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A Hope That Doesn’t Disappoint

Mar 01

A Hope That Doesn’t Disappoint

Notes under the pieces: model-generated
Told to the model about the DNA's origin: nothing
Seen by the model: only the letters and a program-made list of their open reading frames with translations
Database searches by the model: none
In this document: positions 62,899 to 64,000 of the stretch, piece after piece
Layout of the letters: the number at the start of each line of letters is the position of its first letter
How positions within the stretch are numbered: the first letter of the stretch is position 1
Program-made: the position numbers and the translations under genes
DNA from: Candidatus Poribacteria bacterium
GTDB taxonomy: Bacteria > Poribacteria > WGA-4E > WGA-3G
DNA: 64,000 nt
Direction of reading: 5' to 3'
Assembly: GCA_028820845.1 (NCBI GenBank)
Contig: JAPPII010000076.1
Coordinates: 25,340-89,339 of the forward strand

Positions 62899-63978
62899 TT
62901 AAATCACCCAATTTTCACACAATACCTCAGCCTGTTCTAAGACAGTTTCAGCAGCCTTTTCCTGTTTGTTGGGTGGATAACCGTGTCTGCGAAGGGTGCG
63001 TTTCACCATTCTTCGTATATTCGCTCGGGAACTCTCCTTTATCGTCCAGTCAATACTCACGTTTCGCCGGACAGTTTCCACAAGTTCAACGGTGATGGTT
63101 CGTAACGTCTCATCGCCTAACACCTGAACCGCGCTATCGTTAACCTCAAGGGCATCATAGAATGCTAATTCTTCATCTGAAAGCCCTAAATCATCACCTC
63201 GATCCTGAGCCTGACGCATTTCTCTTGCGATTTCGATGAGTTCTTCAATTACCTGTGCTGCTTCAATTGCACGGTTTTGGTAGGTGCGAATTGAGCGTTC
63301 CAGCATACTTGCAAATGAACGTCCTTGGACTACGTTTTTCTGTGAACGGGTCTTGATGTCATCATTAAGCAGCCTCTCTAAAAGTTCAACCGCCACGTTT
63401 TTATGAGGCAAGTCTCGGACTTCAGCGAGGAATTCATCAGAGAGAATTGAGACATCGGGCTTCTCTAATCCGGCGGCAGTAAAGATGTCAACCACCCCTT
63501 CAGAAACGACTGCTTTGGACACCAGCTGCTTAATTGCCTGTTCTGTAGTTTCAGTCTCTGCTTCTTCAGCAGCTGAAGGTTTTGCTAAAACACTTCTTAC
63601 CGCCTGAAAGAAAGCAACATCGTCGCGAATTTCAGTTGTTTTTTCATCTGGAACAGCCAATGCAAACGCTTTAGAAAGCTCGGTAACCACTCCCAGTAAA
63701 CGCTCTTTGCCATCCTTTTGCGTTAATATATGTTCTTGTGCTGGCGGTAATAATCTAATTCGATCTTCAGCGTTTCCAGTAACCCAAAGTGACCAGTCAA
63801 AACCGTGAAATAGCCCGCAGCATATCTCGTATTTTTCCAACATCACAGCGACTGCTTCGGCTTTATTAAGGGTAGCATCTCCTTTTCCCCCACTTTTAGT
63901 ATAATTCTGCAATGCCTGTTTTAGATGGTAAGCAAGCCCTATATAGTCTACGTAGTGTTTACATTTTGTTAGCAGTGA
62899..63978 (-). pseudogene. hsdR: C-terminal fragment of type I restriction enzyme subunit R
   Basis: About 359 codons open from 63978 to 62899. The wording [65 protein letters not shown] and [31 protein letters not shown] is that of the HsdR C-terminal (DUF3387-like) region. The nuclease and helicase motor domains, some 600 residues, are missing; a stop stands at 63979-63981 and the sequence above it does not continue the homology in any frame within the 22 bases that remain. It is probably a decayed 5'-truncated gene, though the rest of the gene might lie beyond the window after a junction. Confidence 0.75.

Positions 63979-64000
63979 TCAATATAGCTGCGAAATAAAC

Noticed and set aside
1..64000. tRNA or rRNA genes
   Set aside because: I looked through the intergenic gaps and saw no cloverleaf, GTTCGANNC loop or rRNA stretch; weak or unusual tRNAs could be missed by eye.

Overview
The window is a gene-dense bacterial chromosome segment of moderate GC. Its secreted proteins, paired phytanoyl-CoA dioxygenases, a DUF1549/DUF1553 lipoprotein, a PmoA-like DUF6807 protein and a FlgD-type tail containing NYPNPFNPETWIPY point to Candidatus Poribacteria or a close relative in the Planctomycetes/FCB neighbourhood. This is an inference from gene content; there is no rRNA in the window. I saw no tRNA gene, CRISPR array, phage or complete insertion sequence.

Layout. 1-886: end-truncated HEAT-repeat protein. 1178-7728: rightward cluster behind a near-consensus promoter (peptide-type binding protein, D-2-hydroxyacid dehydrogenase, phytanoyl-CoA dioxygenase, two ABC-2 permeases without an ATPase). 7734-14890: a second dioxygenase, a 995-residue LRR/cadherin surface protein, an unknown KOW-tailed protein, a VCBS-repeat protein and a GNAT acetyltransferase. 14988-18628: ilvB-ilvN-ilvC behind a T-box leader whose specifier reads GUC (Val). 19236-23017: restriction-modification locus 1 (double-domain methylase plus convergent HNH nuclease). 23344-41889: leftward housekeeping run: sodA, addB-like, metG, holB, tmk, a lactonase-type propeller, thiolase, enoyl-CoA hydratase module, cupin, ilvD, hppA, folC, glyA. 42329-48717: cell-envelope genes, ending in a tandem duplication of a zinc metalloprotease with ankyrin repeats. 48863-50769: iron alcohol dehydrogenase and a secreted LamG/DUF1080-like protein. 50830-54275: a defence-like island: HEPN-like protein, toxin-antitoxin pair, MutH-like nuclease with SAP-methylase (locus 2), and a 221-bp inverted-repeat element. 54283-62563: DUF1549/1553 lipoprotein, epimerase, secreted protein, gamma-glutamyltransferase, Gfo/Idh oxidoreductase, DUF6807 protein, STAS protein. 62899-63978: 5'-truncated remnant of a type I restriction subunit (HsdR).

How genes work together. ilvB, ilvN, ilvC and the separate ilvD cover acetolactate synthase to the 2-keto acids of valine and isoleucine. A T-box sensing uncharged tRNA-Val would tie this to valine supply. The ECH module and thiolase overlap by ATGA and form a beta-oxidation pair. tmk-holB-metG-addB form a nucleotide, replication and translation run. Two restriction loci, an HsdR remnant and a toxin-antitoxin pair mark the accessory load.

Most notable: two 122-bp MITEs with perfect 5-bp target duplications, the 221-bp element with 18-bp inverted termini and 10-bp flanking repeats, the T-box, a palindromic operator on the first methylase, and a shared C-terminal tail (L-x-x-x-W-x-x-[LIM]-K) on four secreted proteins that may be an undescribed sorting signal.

Awhile back, several of us from our church made a group decision to invest heavily into a certain segment of our church. We believed that if we presented the truth of the Gospel not just in words only, but also in an extreme sacrifice of ministry to them…that there would be fruit from that–that lives would be forever changed by God’s Spirit. That isn’t what seemed to happen, and several people from the ministry team have shared their feelings of disappointment. I, too, was disappointed. What does it take for people to see the light of the Gospel, and be forever changed?? Over time, though, there have been other people in the church who have “caught the flame” of what it means to follow, serve, and love Jesus. It has been awesome to see the beginnings of this work of God in the lives of people within our church. But I keep coming back to those whom we attempted to heavily invest in. We had such great hope. And now there is a great disappointment there. Paul says in Romans 5:5, “Hope does not disappoint, because the love of God has been poured out within our hearts through the Holy Spirit who was given to us.” Although Paul says that this hope doesn’t disappoint, we might beg to differ. And sometimes, this disappointment makes you want to give up. Why? Because we all know that only God can change someone’s heart–we can’t do it. So when you give it your all, and strive to depend on God for the results, not your own abilities, and then still nothing happens…well, if God’s not going to come through on His end of things, why should we try anything on our end? Awhile back, I had a conversation with a friend about my struggles to understand why it seems that so many people who go to church regularly just never seem to “get it,” no matter how many times you preach the message, no matter in what ways you present the message, no matter how well you live the message. It really makes you feel like, “God–what else can I do? It has to be You who does it. And yet it...